What is a Parish Council?
A Parish Council is the first tier of local authority democracy and its members are voted into office through elections held in the Parish area. Elected Councillors serve for four years.
What can Parish Councils do?
Parliament has laid down the various powers to which Parish Councils operate. These can include planning, provision of recreational facilities, community centres and public buildings, crime prevention, community transport, public toilets, tourism, allotments, footpaths, street lighting, certain aspects of highway maintenance, litter, open spaces, traffic calming etc. Powers were recently increased to include, where appropriate, the local authority’s Local Plan, problems associated with highways, refuse collection and the maintaining of local relations between all aspects of community life.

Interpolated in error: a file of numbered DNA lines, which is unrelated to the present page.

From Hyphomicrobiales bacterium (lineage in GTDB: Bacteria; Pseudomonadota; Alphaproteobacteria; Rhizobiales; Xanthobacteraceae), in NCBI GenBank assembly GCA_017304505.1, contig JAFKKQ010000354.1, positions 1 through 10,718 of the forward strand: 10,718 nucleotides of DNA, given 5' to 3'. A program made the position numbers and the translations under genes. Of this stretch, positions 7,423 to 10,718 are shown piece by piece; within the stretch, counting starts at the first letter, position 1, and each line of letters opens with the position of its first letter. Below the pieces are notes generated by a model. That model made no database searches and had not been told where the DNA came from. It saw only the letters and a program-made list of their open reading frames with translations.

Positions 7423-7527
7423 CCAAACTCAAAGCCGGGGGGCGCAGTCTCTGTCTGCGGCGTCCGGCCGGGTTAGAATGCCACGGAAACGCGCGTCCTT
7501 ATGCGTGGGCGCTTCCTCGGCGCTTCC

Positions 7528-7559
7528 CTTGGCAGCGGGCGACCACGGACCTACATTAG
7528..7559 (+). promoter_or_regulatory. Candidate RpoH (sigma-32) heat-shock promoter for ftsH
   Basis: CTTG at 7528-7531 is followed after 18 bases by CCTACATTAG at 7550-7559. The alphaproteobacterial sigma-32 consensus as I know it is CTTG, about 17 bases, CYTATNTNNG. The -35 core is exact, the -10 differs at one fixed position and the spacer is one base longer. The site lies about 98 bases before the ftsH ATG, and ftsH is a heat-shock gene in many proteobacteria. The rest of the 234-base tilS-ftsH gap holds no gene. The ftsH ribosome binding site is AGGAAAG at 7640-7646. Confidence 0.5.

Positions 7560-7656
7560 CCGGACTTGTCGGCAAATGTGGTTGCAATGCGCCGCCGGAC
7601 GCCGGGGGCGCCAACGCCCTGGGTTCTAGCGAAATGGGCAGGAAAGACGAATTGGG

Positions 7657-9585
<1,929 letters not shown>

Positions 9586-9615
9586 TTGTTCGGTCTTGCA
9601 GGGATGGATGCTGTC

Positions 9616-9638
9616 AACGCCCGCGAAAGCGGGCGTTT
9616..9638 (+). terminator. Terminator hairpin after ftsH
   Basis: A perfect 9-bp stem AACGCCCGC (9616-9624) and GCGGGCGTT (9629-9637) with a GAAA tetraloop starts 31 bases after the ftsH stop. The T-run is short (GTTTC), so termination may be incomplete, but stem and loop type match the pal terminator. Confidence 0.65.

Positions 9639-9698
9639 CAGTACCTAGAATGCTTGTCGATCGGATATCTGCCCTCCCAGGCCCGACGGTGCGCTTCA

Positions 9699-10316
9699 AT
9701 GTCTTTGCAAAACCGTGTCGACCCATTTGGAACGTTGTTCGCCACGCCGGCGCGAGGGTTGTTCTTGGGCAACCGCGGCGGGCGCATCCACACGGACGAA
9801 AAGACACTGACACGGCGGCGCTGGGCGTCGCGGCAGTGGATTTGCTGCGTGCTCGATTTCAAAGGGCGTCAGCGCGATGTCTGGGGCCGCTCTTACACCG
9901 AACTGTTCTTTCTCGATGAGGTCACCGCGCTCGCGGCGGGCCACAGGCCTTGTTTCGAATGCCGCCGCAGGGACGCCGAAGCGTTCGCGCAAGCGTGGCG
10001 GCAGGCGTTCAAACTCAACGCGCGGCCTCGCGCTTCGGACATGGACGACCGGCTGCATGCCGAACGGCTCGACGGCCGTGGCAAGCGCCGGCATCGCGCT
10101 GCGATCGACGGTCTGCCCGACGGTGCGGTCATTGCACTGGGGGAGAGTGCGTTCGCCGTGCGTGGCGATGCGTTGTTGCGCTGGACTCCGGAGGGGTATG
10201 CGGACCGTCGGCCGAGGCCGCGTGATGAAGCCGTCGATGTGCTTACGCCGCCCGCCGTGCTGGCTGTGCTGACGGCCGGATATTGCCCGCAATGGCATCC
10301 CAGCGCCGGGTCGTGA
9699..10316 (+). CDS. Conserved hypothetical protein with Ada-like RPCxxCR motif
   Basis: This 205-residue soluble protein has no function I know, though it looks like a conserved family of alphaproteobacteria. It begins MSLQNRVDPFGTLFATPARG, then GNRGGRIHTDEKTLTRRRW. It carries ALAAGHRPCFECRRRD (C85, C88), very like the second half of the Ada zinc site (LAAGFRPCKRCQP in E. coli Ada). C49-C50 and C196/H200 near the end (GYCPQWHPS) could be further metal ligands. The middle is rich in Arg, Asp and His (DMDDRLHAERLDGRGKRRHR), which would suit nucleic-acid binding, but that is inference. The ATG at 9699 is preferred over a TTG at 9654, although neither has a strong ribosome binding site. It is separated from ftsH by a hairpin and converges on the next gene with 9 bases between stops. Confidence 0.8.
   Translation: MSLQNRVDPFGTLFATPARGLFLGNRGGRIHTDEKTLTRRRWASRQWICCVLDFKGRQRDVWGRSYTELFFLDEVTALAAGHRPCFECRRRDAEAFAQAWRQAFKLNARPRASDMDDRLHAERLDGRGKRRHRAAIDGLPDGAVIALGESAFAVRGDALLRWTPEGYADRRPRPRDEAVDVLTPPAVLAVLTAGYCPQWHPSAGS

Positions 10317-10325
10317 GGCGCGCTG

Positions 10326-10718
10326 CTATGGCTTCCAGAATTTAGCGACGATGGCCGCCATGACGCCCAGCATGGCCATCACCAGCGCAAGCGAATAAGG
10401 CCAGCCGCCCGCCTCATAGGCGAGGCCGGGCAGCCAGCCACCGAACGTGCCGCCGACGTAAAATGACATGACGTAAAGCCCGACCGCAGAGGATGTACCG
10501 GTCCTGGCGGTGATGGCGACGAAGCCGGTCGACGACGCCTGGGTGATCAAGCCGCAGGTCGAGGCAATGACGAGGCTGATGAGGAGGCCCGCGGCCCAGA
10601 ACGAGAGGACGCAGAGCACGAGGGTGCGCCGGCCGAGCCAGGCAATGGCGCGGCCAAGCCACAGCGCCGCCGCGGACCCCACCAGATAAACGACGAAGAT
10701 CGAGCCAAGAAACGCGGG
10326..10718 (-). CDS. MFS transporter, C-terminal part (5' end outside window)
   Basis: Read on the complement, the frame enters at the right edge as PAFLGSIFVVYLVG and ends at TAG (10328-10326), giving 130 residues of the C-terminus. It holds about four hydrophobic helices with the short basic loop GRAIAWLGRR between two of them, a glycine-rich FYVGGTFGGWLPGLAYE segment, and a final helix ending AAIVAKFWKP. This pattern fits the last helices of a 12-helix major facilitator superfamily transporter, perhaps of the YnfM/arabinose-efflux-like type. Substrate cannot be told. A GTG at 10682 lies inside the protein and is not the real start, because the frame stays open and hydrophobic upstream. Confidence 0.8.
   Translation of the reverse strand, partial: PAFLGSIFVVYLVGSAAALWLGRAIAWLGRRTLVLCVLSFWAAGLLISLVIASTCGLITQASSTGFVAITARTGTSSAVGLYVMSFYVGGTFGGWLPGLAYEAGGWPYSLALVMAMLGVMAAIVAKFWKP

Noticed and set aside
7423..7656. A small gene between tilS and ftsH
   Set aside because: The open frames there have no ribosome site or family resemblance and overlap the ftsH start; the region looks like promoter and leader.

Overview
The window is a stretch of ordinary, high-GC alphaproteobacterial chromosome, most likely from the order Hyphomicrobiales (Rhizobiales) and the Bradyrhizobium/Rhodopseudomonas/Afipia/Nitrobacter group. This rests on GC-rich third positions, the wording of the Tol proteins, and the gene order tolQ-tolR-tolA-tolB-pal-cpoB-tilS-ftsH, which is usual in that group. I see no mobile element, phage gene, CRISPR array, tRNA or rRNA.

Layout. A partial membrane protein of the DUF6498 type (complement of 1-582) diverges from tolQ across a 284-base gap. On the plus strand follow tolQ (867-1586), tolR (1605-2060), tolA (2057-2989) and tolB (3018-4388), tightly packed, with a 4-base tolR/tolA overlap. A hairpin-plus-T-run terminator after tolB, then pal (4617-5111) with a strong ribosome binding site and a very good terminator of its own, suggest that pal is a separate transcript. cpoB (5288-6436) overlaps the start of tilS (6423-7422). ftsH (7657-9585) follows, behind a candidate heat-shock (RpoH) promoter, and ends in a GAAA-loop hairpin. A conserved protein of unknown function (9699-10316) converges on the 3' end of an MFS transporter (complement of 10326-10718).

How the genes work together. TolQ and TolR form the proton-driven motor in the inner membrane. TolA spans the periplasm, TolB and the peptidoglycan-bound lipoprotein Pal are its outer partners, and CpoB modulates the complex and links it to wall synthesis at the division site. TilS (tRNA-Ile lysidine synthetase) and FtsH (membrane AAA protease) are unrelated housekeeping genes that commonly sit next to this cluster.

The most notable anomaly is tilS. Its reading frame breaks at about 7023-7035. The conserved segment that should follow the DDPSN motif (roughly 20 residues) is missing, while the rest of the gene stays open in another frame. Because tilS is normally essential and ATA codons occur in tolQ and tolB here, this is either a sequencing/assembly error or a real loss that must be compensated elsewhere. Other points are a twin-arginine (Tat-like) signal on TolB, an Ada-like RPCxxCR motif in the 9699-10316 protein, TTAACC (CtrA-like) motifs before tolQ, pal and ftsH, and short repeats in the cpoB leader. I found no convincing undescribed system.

Where do Parish Councils get their Funding?
The income to provide services administered by the Parish Council is obtained through the Parish Council Precept which forms a small part of Broadland District Council’s Council Tax. Thus a portion of your Council Tax is paid back through the Parish Council to fund facilities in your Parish.
The Parish Council may also receive grants or income in other ways such as through building development payments known as Section 106 agreements or by application to Broadland District Council.